“Some Days You Write the Song” by Guy Clark

It’s just one of those days you can’t explain

When nothing’s right or wrong

Too much wine or not enough

So you just play along.

There’s no rhyme or reason

Ain’t a damn thing you can do

Some days you write the song

Some days the song writes you.

Searching for a melody

To sing my soul to sleep

Reaching for some harmony

Down inside of me

Some days you know just how it goes

Some days you have no clue.

Some days you write the song

Some days the song writes you.

You can fall

You can fly

Get low down or get high

You can try or just leave it alone.

You can search for the way

You can curse, you can pray

But the words have a way of their own.

It don’t matter how much it hurts

You’ve got to tell the truth.

Some days you write the song

Some days the song writes you.

Now you may think I just made this up

But I would not lie, that’s true

Some days you write the song

Some days the song writes you.

St. Brendan: The Irishman Who Discovered America

The Brendan Voyage: A Review by Rickey E. Pittman

I’ve had few books pique my interests and hold my attention as much as The Brendan Voyage by Tim Severin. First published in May of 1978, it’s one of those books that after reading you ask, “Why didn’t I find out about this book years ago?” This book is the story of “how a crew of five, later reduced to four, sailed a medieval boat, [curragh] made of leather, across the [North] Atlantic . . . .”  The author and crew were determined to prove that the legendary voyage of St. Brendan as related in the medieval text of the Navigatio was “not a legend at all, but a fairly factual record of a voyage to North American hundreds of years before the Vikings and nearly a thousand before Columbus.

If you are as intrigued by Celtic history as I am, you will find this an exciting read, and you will delightfully learn more than you intended or expected.  Severin’s prose is rich in historical and modern allusions and details, providing insight after insight into the minds of the medieval monks and what it means and meant to sail on the ocean in an ancient boat.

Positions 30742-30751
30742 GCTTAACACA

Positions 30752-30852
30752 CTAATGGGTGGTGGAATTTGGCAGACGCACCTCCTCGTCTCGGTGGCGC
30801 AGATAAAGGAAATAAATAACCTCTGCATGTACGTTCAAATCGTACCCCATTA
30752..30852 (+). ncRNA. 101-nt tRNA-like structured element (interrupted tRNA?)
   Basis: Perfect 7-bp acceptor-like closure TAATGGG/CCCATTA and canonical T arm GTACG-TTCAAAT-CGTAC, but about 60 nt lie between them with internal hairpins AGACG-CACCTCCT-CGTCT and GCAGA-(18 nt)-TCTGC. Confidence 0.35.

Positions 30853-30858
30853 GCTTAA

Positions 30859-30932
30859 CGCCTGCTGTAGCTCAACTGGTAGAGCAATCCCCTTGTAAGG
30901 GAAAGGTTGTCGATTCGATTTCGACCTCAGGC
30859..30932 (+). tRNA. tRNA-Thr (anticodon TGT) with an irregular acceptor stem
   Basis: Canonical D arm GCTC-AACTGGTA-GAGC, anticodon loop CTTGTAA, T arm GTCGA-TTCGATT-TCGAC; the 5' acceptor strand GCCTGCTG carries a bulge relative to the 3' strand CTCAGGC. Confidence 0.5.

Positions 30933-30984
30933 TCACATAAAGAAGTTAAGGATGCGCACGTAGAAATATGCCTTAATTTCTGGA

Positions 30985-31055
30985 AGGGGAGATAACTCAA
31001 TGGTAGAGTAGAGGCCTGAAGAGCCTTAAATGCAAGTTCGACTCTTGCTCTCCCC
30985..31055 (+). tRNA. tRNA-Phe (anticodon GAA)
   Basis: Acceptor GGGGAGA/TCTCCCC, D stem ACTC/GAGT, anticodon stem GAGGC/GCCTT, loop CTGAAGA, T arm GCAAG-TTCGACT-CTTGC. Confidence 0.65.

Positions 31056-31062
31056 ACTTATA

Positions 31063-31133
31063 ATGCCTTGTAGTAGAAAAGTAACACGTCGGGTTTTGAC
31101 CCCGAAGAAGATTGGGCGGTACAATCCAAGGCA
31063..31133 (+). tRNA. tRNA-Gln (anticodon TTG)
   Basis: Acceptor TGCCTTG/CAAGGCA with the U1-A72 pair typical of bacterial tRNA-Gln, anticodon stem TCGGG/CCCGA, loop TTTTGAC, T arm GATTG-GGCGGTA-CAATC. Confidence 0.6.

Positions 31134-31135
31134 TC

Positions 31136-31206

The author so details the making and sailing of the Brendan, that I felt I was there with him on the cold northern seas every step of the way. I learned facts about the North Atlantic, its fantastic beauties and its savage dangers that I never would have imagined. The accounts and details related of the whales, the ice, the strange lands, the birds of his historical reenactment of Brendan’s voyage that I learned are too numerous to mention.  About the title of this review–it’s not quite accurate. Actually, it seems that other Irishmen had found the Americas even before Brendan.  But that’s another story

I was so impressed by this book that I’ve decided to incorporate St. Brendan and his voyage into my Scots-Irish program that I do for schools.  Here are a few quotations I found interesting in The Brendan Voyage (Hutchinson Publishers):

“The seventh wave is said to be the worst, the one that does the damage in the turmoil of an ocean gale” (1).

The Navigatio is said by many to be an Immram, an Irish voyage story. “It is the main surviving record of a Christian seagoing culture which sent boat after boat into the North Atlantic or regular voyages of communication and exploration . . . What sort of men, then, were these monks who deliberately launched out into the Atlantic in small open boats? Many must never have returned, but perished at sea” (259).

Here is a photo of the Brendan, the curragh that Severin sailed to America.

The Brendan: A Curragh that sailed from Ireland to America

The Brendan: A Curragh that sailed from Ireland to America

Return from College Station

This past Friday, I presented my Scots-Irish program to the first and second graders at Forest Ridge Elementary. The kids and staff were wonderful. I’ll try to post some more photos of the day soon. This was my first visit to College Station, but I’m sure it won’t be my last. As I’ve said before, I love going to Texas. Here in the photo with me is Christy Rhodes, the librarian who scheduled the program.  I now have another “favorite librarian”  to add to that growing list.

Christy Rhodes, Forest Ridge Elementary, College Station, TX

Christy Rhodes, Forest Ridge Elementary, College Station, TX

On the way back to Louisiana, I had Sam’s Club signings scheduled in Longview, Tyler, and in Shreveport.  Longview came through, but the other two will have to be rescheduled due to my books not arriving.